A few weeks ago, Elmalhoda said women who do not wear the Islamic veil as instructed “turned men into animals.”

Verbal attacks against feminists in Iran are also being accompanied by a vast judicial offensive.

Eight feminists involved in a campaign to gather “a million signatures in favour of equality” were recently given jail terms of various lengths and sentenced to public floggings.

The Iranian authorities have in the last two weeks censured twelve websites close to the feminist movement.

Double Iraq suicide blast kills 30 in wedding attack

May 1, 2008

A double suicide attack struck a wedding convoy north-east of Baghdad today killing at least 30 and injuring 65.

Police said the attacks occurred in the busy market town of Balad Ruz in the restive Diyala province. There was no immediate claim of responsibility but the attack bore hallmarks associated with al Qaeda in Iraq.

A second bomber was said to have struck as crowds rushed to evacuate the wounded from the first attack, a common tactic used to maximise casualties.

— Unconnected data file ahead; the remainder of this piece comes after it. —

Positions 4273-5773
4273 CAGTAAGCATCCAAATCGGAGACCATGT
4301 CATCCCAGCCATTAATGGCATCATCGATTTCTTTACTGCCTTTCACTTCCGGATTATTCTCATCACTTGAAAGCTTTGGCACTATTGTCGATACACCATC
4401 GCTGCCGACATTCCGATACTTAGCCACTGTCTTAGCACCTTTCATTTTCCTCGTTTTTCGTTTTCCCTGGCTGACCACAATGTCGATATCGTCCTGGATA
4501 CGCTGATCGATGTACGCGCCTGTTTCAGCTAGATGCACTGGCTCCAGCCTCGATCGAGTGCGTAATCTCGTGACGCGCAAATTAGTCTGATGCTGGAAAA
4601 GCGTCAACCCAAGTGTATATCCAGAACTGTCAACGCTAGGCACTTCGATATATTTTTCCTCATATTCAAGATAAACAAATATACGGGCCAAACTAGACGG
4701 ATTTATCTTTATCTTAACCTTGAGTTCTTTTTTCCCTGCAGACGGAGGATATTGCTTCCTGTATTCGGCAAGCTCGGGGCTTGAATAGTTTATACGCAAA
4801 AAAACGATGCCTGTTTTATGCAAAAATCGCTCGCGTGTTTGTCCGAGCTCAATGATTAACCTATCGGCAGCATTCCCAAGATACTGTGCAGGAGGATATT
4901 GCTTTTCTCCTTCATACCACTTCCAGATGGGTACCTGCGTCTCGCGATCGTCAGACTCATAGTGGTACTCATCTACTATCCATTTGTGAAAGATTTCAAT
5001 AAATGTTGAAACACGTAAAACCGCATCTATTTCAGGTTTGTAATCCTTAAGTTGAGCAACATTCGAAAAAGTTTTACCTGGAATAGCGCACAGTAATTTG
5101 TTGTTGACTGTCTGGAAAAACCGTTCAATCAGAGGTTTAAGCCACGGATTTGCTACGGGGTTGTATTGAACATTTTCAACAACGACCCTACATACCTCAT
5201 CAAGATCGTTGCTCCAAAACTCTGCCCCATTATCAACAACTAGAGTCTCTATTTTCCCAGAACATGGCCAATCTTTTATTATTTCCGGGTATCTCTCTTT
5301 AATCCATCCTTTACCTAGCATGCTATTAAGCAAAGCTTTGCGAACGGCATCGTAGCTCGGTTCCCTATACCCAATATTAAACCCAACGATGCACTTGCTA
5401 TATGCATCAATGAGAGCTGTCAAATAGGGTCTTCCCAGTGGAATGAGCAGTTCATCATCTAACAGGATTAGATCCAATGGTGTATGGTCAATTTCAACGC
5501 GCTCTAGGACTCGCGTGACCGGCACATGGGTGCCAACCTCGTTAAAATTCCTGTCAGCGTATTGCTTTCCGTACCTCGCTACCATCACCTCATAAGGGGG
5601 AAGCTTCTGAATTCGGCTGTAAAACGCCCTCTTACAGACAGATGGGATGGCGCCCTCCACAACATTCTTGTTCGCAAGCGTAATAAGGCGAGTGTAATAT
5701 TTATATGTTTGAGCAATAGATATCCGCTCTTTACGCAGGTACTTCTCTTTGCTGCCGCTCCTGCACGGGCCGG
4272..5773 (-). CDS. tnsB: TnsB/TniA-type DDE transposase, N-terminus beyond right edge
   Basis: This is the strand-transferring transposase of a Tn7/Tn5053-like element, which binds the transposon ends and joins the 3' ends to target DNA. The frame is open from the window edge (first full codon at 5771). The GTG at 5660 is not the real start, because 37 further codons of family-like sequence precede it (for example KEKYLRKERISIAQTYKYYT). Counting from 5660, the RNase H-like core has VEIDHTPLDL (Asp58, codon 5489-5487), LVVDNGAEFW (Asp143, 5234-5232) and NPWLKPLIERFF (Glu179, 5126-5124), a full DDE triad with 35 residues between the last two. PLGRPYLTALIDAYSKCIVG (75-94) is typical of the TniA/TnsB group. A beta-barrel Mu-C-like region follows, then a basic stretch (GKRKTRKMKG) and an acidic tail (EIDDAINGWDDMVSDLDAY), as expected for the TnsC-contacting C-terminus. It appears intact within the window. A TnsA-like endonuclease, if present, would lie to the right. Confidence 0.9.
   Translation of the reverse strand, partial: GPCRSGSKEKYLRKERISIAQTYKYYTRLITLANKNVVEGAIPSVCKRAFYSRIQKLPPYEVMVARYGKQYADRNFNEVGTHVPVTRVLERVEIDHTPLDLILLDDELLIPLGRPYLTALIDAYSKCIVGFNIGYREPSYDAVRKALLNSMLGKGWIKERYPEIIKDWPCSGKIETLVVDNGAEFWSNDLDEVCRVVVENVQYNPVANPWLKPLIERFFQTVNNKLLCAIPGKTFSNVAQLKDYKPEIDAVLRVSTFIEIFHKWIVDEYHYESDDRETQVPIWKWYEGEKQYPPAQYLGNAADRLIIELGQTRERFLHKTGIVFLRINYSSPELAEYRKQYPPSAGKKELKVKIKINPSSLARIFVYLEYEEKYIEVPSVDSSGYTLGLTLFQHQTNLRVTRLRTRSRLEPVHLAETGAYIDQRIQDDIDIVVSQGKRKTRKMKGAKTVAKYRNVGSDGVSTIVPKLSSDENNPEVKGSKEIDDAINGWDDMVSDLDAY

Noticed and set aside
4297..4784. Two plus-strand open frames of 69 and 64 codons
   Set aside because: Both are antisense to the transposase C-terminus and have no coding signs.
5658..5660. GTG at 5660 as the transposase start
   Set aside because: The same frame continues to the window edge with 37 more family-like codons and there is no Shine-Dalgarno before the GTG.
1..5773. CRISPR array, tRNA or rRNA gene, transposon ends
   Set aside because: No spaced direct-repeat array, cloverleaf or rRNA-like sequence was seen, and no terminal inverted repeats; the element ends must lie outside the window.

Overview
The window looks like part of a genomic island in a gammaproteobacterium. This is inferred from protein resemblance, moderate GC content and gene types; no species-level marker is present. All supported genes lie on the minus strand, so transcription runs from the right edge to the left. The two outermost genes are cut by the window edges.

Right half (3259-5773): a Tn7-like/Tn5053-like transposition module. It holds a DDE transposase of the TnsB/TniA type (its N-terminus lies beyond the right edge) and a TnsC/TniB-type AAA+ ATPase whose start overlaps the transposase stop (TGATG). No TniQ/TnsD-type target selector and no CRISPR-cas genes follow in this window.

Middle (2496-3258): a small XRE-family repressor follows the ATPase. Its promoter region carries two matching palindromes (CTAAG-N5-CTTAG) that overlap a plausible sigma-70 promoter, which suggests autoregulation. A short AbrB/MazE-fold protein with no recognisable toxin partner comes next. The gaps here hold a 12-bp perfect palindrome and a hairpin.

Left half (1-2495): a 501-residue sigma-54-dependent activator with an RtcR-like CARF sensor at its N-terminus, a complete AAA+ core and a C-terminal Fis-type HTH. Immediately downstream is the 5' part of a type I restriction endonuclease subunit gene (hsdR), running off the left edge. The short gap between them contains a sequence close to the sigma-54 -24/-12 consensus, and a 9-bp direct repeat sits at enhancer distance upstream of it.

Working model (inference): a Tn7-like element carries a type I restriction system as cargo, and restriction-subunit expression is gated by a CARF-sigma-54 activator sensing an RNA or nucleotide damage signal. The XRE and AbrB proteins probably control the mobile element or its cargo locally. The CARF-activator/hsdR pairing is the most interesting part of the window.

The bombers detonated their explosive vests within minutes of each other according to Major General Abdel Karim al-Rubaie, head of the provincial military command.

“The first bomber blew himself up amid a crowd of people. Minutes later another bomber blew himself up as people were trying to rescue the victims of the first attack,” Mr Rubaie said.

He said the attack took place at around 7pm (1600 GMT) in a street known to sell wedding dresses and gifts.

Suicide bombings are a tactic mainly employed in Iraq by Sunni Arab militant groups such as al Qaeda.

Iraq has seen a jump in violence over the past month, mainly involving clashes pitting Shi’ite militias against US and government troops in Baghdad and the south. But al-Qaeda has also struck with a number of large suicide bombings in the north.

Iraqi government figures show April was the deadliest month for civilians since August last year.

http://www.timesonline.co.uk/tol/news/world/iraq/article3857590.ece